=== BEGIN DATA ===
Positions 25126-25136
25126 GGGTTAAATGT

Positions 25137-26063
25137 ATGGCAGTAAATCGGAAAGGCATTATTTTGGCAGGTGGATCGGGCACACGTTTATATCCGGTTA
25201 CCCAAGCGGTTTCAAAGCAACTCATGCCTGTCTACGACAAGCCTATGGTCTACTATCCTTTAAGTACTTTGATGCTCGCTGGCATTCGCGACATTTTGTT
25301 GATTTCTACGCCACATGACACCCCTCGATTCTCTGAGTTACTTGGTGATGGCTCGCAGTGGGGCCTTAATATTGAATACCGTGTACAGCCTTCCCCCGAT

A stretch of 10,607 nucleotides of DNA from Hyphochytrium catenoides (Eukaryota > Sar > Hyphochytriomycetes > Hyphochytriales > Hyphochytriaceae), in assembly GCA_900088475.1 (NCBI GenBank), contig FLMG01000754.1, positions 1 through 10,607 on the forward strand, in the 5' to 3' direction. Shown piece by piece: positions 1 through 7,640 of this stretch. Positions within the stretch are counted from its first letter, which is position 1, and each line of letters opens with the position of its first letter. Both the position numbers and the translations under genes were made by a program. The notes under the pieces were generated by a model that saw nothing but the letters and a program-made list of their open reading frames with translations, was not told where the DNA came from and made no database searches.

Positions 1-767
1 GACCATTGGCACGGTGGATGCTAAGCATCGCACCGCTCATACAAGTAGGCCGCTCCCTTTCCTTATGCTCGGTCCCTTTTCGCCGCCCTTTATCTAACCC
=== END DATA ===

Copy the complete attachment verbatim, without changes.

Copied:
Positions 25126-25136
25126 GGGTTAAATGT

Positions 25137-26063
25137 ATGGCAGTAAATCGGAAAGGCATTATTTTGGCAGGTGGATCGGGCACACGTTTATATCCGGTTA
25201 CCCAAGCGGTTTCAAAGCAACTCATGCCTGTCTACGACAAGCCTATGGTCTACTATCCTTTAAGTACTTTGATGCTCGCTGGCATTCGCGACATTTTGTT
25301 GATTTCTACGCCACATGACACCCCTCGATTCTCTGAGTTACTTGGTGATGGCTCGCAGTGGGGCCTTAATATTGAATACCGTGTACAGCCTTCCCCCGAT

A stretch of 10,607 nucleotides of DNA from Hyphochytrium catenoides (Eukaryota > Sar > Hyphochytriomycetes > Hyphochytriales > Hyphochytriaceae), in assembly GCA_900088475.1 (NCBI GenBank), contig FLMG01000754.1, positions 1 through 10,607 on the forward strand, in the 5' to 3' direction. Shown piece by piece: positions 1 through 7,640 of this stretch. Positions within the stretch are counted from its first letter, which is position 1, and each line of letters opens with the position of its first letter. Both the position numbers and the translations under genes were made by a program. The notes under the pieces were generated by a model that saw nothing but the letters and a program-made list of their open reading frames with translations, was not told where the DNA came from and made no database searches.

Positions 1-767
1 GACCATTGGCACGGTGGATGCTAAGCATCGCACCGCTCATACAAGTAGGCCGCTCCCTTTCCTTATGCTCGGTCCCTTTTCGCCGCCCTTTATCTAACCC